Last month, the US Environmental Protection Agency (EPA) dealt another blow to PolyMet Mining’s plans to build an open pit copper-nickel mine in Minnesota, by recommending the US Army Corps of Engineers not re-issue a key water-related permit.
The agency said the $1 billion NorthMet project, the first large-scale project to be permitted within the Duluth Complex in northeastern Minnesota, risked increasing levels of mercury and other pollutants in the St. Louis River downstream from the proposed mine.
Barring an appeal to the Minnesota Supreme Court, Tuesday’s ruling lays to rest multiple legal challenges that mining opponents have brought against the air permit since it was issued by the Minnesota Pollution Control Agency (MPCA) more than three years ago.
The agency reinstated the permit in December 2021 after fulfilling a Court of Appeals order to further explain its reasoning.
“This ruling is one more step toward delivering on our promise to build a modern, responsible mining operation that will feed a supply chain that is growing ever more hungry for the clean-energy minerals we will produce,” said Polymet CEO Jon Cherry in a media statement.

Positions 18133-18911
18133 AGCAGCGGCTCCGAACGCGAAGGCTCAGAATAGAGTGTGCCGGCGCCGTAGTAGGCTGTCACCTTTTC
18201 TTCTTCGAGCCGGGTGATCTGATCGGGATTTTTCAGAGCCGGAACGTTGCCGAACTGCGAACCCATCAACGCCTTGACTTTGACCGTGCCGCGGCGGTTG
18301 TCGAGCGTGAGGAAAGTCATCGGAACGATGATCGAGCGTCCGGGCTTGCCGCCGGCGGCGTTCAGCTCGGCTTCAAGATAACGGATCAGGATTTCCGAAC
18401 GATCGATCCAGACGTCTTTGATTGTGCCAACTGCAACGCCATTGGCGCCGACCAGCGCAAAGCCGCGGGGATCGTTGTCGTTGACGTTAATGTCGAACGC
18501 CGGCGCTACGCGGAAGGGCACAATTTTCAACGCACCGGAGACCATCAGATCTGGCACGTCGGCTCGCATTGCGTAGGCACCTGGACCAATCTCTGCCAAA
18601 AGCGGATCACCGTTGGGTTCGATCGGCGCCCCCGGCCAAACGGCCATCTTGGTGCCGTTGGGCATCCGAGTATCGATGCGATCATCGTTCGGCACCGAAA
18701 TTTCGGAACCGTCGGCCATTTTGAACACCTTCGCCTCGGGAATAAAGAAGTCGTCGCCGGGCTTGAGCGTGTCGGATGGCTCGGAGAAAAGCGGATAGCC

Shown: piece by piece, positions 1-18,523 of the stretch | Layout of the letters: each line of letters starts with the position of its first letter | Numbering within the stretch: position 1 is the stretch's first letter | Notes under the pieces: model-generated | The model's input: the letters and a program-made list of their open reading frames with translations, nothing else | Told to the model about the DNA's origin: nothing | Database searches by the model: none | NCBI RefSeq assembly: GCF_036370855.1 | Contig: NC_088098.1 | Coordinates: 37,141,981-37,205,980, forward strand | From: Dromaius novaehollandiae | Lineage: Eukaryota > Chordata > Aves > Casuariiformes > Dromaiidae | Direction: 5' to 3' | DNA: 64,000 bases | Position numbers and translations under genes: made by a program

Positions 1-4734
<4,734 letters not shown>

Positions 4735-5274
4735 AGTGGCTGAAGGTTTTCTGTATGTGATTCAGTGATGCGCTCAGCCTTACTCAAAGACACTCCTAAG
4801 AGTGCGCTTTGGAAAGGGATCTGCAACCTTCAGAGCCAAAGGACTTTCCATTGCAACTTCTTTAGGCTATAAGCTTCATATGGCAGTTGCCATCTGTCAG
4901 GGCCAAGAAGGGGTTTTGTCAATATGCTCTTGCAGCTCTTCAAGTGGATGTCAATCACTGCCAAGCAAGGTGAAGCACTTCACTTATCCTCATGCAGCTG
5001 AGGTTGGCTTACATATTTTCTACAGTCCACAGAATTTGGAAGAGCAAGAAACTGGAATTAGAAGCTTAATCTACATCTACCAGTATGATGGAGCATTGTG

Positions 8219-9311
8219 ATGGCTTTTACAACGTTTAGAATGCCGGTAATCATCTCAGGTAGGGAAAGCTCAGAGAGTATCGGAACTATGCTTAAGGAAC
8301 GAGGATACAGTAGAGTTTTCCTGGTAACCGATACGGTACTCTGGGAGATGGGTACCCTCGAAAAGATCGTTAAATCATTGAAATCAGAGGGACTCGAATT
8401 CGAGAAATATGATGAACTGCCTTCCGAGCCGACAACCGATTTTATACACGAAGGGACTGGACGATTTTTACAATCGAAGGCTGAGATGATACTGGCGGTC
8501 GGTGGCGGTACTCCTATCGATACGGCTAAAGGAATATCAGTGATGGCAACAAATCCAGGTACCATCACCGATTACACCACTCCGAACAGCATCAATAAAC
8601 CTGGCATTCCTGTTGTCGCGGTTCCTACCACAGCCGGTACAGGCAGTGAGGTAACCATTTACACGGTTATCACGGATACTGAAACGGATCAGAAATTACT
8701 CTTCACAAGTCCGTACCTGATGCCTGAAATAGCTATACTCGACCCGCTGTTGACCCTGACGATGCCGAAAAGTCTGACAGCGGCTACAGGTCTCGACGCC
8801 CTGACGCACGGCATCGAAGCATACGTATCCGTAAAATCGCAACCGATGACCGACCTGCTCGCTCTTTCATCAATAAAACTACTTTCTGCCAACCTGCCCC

According to PolyMet Mining, the project comprises 290 million tonnes of proven and probable reserves grading 0.288% copper and 0.083% nickel and marketable reserves of palladium, cobalt, platinum and gold.
NorthMet is not the only project to face headwinds as it tries moving forward in Minnesota. Chilean miner Antofagasta (LON: ANTO) had to deal with several concerns from locals about the risks its proposed Twin Metals underground copper-nickel mine and processing facility would carry.
In January, the company lost its battle. The US Department of the Interior cancelled two mineral leases for Antofagasta’s proposed mine in Minnesota, effectively killing the project and handing a major win to environmentalists.
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